One in six students in the Department of Education is at risk of failing academically due to severe vision problems. This is confirmed by the research called "Refractive errors and visual dysfunctions in children of Puerto Rico" (2016).
Vision problems can manifest from home, presenting redness, difficulty paying attention, headaches, taking longer than expected to finish the task and sitting very close to the television, among others.
Some of the most common vision problems are nearsightedness, farsightedness, and amblyopia. Nearsightedness and farsightedness are refractive errors that occur when light is not focused on the retina, causing blurred vision. In myopia, visual images are focused in front of the retina, causing poor vision of distant objects. In hyperopia the visual images come to focus beyond the retina, resulting in faulty vision of the closest objects.
In amblyopia (sometimes called "lazy eye"), vision is impaired due to abnormal development of the nerve connections between the brain and the eye during early childhood. As a result, the part of the brain responsible for vision in that eye does not develop as it should.
It is the duty of parents or legal guardians to ensure that their children are healthy and ready to return to school. For this reason, when identifying a vision problem, it is important that it be evaluated by your pediatrician and referred, if necessary. 80% of learning occurs through visual tasks such as reading, writing, and using computers. It can be difficult for a child with vision problems to focus and learn at home.
In 2016, the first research on the visual health of school-age children and youth conducted by the School of Optometry of the Inter-American University of Puerto Rico and the College of Optometrists of Puerto Rico, in partnership with the Department of Education, revealed that 25.3% of the pediatric population has visual problems which seriously affect their academic performance. As part of the research, a survey was conducted with parents in which 35.4% answered that they had never had their sons and daughters had their eyes examined.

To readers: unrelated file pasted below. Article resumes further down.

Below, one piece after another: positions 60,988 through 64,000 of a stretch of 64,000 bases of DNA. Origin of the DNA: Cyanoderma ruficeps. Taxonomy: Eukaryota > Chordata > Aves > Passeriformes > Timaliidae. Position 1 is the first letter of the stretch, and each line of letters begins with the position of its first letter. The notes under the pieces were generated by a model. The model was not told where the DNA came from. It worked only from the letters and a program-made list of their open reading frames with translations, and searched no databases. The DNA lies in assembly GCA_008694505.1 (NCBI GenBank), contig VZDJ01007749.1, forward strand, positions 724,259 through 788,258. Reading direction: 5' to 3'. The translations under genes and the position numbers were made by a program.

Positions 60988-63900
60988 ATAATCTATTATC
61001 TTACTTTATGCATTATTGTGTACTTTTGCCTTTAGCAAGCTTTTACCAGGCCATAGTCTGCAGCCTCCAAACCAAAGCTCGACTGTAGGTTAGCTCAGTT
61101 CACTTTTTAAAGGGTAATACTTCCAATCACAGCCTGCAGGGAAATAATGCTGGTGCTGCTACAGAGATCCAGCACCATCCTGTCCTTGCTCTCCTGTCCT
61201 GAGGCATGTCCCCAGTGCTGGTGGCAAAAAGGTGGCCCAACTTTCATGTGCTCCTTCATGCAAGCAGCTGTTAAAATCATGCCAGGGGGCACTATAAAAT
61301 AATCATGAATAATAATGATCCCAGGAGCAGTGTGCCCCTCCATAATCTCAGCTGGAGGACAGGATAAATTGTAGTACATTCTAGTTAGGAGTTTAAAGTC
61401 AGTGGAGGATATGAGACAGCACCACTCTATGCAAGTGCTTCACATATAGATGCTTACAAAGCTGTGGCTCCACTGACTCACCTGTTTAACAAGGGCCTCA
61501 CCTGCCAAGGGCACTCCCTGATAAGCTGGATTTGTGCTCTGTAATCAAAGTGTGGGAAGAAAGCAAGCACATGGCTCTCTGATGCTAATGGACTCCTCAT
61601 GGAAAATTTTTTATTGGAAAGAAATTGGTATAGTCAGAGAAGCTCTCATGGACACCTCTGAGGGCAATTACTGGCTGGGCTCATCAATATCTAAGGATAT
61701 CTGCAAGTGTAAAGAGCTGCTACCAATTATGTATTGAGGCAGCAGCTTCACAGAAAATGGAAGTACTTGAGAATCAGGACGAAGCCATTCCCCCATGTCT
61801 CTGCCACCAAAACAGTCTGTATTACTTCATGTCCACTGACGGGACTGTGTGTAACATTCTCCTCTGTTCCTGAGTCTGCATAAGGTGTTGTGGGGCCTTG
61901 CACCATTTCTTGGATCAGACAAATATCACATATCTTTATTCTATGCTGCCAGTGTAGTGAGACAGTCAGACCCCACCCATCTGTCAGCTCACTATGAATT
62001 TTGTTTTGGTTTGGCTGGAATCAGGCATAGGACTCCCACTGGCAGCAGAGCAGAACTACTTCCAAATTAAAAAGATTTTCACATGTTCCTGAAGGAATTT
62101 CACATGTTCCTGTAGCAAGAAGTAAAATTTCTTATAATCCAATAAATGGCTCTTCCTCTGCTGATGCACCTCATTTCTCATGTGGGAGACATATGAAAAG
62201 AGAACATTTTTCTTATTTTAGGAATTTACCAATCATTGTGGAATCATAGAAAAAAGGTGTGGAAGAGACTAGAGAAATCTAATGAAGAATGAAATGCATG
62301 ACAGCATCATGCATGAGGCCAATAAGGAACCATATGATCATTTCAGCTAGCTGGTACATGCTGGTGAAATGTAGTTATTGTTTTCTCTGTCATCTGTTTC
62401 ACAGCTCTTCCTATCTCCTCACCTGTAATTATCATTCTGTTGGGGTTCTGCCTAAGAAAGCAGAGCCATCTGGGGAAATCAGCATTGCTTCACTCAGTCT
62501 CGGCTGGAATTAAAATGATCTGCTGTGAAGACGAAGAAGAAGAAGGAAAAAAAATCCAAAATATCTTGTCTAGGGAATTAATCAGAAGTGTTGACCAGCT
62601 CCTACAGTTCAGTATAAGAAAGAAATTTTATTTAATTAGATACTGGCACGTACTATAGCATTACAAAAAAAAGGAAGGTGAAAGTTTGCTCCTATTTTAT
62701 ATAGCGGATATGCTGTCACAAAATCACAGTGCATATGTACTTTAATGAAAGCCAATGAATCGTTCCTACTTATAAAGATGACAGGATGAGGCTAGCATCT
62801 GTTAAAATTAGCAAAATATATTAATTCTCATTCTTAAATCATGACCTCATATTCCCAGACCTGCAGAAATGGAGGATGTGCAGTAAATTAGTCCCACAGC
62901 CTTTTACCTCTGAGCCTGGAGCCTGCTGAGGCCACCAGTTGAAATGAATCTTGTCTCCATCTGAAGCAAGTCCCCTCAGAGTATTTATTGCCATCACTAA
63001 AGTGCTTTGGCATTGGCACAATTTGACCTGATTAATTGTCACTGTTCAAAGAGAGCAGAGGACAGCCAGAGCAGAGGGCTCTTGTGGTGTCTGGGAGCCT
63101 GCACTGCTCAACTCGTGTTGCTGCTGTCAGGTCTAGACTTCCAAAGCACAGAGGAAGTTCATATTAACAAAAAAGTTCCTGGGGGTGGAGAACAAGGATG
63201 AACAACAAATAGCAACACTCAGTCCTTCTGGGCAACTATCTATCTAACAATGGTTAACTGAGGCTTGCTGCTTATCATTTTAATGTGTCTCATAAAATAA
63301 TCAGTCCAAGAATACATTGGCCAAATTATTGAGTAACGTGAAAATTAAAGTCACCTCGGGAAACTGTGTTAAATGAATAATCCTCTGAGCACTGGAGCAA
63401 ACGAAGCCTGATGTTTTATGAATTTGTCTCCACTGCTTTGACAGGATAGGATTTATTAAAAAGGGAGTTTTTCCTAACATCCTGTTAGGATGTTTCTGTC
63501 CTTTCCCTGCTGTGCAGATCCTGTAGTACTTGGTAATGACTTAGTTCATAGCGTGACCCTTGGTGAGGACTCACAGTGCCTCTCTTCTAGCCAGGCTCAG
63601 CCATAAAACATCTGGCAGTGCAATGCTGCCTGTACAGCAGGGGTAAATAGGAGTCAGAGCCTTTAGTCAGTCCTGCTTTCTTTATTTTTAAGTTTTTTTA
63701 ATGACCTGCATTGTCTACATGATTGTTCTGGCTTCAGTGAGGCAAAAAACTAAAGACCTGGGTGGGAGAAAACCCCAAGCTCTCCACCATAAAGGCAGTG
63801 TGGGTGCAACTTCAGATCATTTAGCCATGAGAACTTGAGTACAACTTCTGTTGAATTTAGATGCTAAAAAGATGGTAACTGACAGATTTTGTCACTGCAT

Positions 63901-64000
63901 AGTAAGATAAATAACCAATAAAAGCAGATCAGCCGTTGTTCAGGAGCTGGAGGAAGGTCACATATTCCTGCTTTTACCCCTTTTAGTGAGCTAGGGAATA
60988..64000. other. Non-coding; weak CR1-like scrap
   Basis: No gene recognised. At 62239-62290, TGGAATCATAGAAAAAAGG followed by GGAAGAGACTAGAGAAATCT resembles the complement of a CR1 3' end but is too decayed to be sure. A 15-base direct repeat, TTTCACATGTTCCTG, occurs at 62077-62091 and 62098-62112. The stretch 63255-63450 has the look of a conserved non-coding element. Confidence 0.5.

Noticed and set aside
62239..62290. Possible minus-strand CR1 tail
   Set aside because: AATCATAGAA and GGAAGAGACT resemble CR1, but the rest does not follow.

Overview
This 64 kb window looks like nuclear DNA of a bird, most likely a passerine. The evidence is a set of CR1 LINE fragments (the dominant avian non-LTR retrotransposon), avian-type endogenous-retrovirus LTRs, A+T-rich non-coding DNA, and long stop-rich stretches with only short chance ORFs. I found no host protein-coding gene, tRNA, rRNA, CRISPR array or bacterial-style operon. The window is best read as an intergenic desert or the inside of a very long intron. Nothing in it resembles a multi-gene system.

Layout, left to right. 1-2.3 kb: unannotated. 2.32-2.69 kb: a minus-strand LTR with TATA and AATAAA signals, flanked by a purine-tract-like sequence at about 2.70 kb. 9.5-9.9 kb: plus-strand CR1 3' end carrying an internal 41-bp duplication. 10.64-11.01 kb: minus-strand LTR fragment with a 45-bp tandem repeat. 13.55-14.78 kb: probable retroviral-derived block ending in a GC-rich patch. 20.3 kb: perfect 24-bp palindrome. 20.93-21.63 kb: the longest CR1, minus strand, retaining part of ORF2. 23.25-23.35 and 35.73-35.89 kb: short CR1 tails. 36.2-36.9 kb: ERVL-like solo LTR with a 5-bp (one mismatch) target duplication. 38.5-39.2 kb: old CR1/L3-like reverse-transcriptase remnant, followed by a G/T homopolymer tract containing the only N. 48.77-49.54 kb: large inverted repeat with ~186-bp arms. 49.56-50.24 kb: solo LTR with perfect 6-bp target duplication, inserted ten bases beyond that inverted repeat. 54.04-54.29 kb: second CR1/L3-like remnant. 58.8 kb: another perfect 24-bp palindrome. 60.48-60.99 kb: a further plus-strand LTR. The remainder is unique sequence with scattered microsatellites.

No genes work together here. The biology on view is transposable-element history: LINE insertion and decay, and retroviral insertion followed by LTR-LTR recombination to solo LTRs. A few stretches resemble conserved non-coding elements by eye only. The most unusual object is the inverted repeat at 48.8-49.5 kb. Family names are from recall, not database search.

For these reasons, Vimenti for the Boys & Girls Club of Puerto Rico conducts an initial interview with the families to determine, among several things, if the child has had vision problems or has been evaluated. Our results as of July 2019 show that 45% of Vimenti students had vision problems. In the last two years, Walmart de Puerto Rico has performed vision tests on 109 participants and they have donated glasses to all who have requested. This resulted in a significant improvement in the academic performance of those students.
Making our students, parents and teachers aware of the importance of visual health is part of Vimenti's commitment by Boys & Girls Clubs of Puerto Rico to improve the quality of life of our participants and help them break the cycle of poverty.